A, Chambouricn can almost not be avoided. It is so widely grown in our region. I am using it in three different wines. It is the foundation of Binah’s Rosé Wine, and I am making two red wines from it. The 2019 Chambourcin is a light-bodied red wine with an aromatic oak influence. It is very approachable. I am carrying this wine into the 2020 vintage, as well as adding a Lehigh Valley AVA Reserve Chambourcin which will be more structured, with a fuller body and greater depth of complexity.
Q, In general, tell me about the wine list? Is this the original group you started offering or has your list grown? Are there customer favorites already?
A, This is the original list. It is the majority of the 2019 vintage. There is also a 2019 Cabernet Franc, Pinot Noir, and sparkling rosé. Those wines have yet to be released. The 2020 vintage will bring some new wines like Sauvignon Blanc, Grüner Veltliner, Blanc de Blancs, and a Bordeaux-style dry red, as well as some reserve wines. The wine offerings will likely vary from vintage to vintage as the grape source selections are made. Stella is popular with our customers. It is a dry white wine blend that I plan to offer in most, if not all vintages. Chambourcin and our Rosé Wine also have loyal followings.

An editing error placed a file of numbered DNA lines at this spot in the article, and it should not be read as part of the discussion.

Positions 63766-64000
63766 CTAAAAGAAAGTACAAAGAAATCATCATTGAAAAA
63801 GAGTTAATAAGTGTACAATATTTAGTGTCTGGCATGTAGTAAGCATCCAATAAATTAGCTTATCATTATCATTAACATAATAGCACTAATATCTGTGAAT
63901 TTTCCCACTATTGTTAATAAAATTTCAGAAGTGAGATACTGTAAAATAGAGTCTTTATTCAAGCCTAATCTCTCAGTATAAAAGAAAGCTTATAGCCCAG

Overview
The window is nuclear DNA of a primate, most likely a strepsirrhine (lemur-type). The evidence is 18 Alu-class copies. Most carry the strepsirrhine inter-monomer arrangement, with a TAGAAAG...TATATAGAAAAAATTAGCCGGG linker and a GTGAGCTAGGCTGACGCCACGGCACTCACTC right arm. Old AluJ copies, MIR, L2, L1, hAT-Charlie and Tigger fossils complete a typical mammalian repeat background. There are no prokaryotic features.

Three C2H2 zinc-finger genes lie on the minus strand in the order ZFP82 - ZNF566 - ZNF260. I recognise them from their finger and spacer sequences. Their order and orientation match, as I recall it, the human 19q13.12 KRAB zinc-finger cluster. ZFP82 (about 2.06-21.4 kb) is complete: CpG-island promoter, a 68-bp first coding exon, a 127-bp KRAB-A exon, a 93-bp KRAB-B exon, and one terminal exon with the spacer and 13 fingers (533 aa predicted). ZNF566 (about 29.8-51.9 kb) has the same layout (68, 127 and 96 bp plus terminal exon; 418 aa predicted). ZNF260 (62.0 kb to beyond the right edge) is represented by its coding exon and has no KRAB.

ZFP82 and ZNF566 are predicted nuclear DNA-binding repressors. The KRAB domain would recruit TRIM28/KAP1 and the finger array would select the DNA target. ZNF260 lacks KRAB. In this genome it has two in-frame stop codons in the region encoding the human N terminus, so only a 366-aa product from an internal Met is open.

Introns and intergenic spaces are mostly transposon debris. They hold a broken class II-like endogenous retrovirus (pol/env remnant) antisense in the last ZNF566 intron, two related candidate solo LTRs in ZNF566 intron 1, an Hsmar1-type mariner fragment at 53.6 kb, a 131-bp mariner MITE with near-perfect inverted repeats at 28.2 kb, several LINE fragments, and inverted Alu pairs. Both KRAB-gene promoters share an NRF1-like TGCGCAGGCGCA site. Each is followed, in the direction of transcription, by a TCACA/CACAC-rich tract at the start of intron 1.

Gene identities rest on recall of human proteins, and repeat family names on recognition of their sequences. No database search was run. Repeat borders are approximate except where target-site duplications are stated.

Q, Your favorite wines? Dry? Sweeter? Red? White? Certain grapes?
A, Generally, I like dry medium-full bodied reds and dry to off-dry light-bodied aromatic whites. Sparkling wines are always wonderful for a refreshing cleanse of the palate. I mean really, tastes fluctuate. I enjoy clean, expressive wines of many styles. I do have a soft spot for Zinfandel: the red wine. Not a Pennsylvania wine though, as it rarely ripens in our cool-climate region. Chambourcin can be coaxed in a similar direction, although unable to achieve that very bright candied spiciness.
10, I’m a big fan of blends. Is Stella your one blend? Tell me about how you came up with that one.
A., Stella is one of our blends. It is a dry white wine. It was designed for wide appeal, for those consumers who prefer “dry white wine.” It is lightly oaked and reminiscent of a traditional Chardonnay or Sauvignon Blanc. Other wine blends include Celeste, a Germanic-style aromatic white wine similar to Riesling or Gewürztraminer. Rosé Wine is a blend of Chambourcin and saignée lots from the red wine fermentations.